My attention fell on the house to my left. I examined it with great curiosity–it seemed strangely familiar. I narrowed my eyes, staring at it much longer than I had had the house on my right. It too was two-storied, with bright wooden walls that had lost their shine under the shadowy sky.

 

Confusing, but it was as though the sky was sucking up the vital forces from everything–from the houses, from the ground, the trees, and even from me.

 

A cobbled path led to the door, dividing the yard in two. The remaining yellowy grass told me that there had once been a green lawn encompassing that house. Now it had died leaving dry blades for the wind to carry through the air and encircle me. My eyes ran over the yard and became fixated on a dry tree that was squeaking in the wind, and there was an old rocking swing hanging from its thickest branch.

 

A strange sensation knocked me inwardly hinting that I’d been watched from inside the house, but I could see nobody behind those depressed looking windows. The glass was too dirty, and beyond them–the inside got lost in a mystery. The house had surely been abandoned a long time ago. However, it seemed so.

 

I glanced at the road and then at the other houses set along it. The town seemed desolated. Before I could begin worrying, the house door abruptly flew open. My eyes jerked, and a fluttery feeling started in my stomach.

 

A little girl of about nine or ten year old ran out of the house, a big smile on her face, her blithe laughter filling the pressing air around me and ranging in my ears. I froze. She didn’t notice me as she made her way to the swing, but I stared at her with unblinking eyes.

 

Several pictures flashed before my eyes in a second. They might have been outbreaks of my wounded memories, and I was sure I knew that girl. Her loose black hair, dancing in the wind, brought her scent closer to me and I inhaled deeply. Closing my eyes, I allowed my mind to wonder, trying to conjure up memories of that girl. Instead I experienced the same darkness as I’d had in the desert.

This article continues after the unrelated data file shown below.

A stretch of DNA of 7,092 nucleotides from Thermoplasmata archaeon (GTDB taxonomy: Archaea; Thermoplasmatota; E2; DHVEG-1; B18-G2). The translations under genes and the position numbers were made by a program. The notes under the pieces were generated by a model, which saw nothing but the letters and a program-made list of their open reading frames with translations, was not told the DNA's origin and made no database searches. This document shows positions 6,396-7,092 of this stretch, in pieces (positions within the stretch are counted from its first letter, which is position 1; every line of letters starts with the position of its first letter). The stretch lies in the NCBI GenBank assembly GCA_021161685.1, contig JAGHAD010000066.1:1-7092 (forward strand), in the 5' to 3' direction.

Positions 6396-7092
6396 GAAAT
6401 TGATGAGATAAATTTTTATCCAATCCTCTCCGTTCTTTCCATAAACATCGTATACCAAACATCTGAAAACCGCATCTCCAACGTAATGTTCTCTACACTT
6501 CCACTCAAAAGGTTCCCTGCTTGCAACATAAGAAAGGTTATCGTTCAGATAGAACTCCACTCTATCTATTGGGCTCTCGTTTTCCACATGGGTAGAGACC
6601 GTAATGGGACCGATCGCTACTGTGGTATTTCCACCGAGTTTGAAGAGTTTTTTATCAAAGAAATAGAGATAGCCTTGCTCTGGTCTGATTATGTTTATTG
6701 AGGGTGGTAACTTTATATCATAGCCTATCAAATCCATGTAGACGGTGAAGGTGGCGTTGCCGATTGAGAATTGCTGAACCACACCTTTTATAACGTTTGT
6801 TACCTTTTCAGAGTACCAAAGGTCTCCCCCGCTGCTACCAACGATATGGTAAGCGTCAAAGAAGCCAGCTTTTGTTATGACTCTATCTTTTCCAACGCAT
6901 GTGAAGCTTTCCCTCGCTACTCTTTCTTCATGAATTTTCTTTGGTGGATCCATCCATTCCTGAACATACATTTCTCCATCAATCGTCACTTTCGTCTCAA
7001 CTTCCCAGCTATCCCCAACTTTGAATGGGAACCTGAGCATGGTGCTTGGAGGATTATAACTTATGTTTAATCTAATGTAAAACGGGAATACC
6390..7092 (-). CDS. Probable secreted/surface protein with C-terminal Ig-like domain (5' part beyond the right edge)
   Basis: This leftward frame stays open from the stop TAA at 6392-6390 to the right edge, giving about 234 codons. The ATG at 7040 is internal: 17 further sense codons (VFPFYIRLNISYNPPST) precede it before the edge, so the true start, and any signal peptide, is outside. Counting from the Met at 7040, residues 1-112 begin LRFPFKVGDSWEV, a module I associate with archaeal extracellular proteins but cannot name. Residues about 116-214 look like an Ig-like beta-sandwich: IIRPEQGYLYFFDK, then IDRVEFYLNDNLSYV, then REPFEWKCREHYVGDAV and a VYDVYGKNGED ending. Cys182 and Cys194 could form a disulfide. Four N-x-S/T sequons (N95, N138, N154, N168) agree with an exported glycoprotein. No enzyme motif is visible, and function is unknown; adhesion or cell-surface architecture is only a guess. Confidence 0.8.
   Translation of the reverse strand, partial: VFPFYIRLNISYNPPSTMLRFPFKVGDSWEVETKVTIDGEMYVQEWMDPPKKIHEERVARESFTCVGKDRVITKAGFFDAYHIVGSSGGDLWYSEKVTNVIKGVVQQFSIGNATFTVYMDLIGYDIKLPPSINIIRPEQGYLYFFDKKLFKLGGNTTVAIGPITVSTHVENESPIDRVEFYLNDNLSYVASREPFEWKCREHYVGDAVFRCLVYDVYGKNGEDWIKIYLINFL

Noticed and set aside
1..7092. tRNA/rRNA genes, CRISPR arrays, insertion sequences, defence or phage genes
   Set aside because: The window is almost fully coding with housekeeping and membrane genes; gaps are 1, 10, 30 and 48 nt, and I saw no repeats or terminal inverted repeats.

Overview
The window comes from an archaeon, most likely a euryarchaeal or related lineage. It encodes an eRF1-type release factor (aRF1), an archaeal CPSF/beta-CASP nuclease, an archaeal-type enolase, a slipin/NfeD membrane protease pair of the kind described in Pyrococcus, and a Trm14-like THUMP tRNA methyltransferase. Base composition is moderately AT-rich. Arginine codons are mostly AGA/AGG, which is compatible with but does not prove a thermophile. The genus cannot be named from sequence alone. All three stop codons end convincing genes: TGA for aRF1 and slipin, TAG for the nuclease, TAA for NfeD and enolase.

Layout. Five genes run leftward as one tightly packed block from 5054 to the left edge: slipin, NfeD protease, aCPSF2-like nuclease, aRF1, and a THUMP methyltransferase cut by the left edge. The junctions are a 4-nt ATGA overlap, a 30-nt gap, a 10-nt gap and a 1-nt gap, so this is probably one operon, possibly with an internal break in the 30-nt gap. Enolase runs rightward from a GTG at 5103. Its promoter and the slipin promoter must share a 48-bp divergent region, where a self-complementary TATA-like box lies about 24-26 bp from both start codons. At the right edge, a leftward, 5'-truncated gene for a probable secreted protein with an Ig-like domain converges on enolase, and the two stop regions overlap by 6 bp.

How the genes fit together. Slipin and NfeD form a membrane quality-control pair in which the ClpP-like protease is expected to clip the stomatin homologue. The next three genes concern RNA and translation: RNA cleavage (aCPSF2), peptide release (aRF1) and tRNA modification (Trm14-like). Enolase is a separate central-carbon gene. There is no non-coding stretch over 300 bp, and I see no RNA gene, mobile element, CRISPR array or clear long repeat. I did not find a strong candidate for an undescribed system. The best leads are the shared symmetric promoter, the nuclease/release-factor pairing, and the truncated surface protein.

Melissa,” a soft voice came from a woman, and I forced my eyes open immediately.

 

A beautiful woman, probably in her late thirties, appeared from nowhere. Her eyes were dark brown, unlike the girl’s glacial blue ones, but she had the same sleek black hair as the young girl.

 

The girl peeked back over her shoulder. “Yes, Mom,” she called back and her smile faded away instantly.

 

Get back home,” the woman said sternly. “It’s dinner time.”

 

But Daddy,” the girl hopped down from the swing and reluctantly dragged her feet towards her mother. “Where is he? He’s late,” she asked, holding onto her mother’s hand.

 

He’ll come soon,” the woman’s voice quavered.

 

I sensed her obvious lie.

 

But he promised me,” the girl tilted her head. “He never keeps his word.” She added.

 

Don’t say that, honey. He’s on his way.”

 

Then she stared right at me as though demanding an explanation from me with her widened eyes.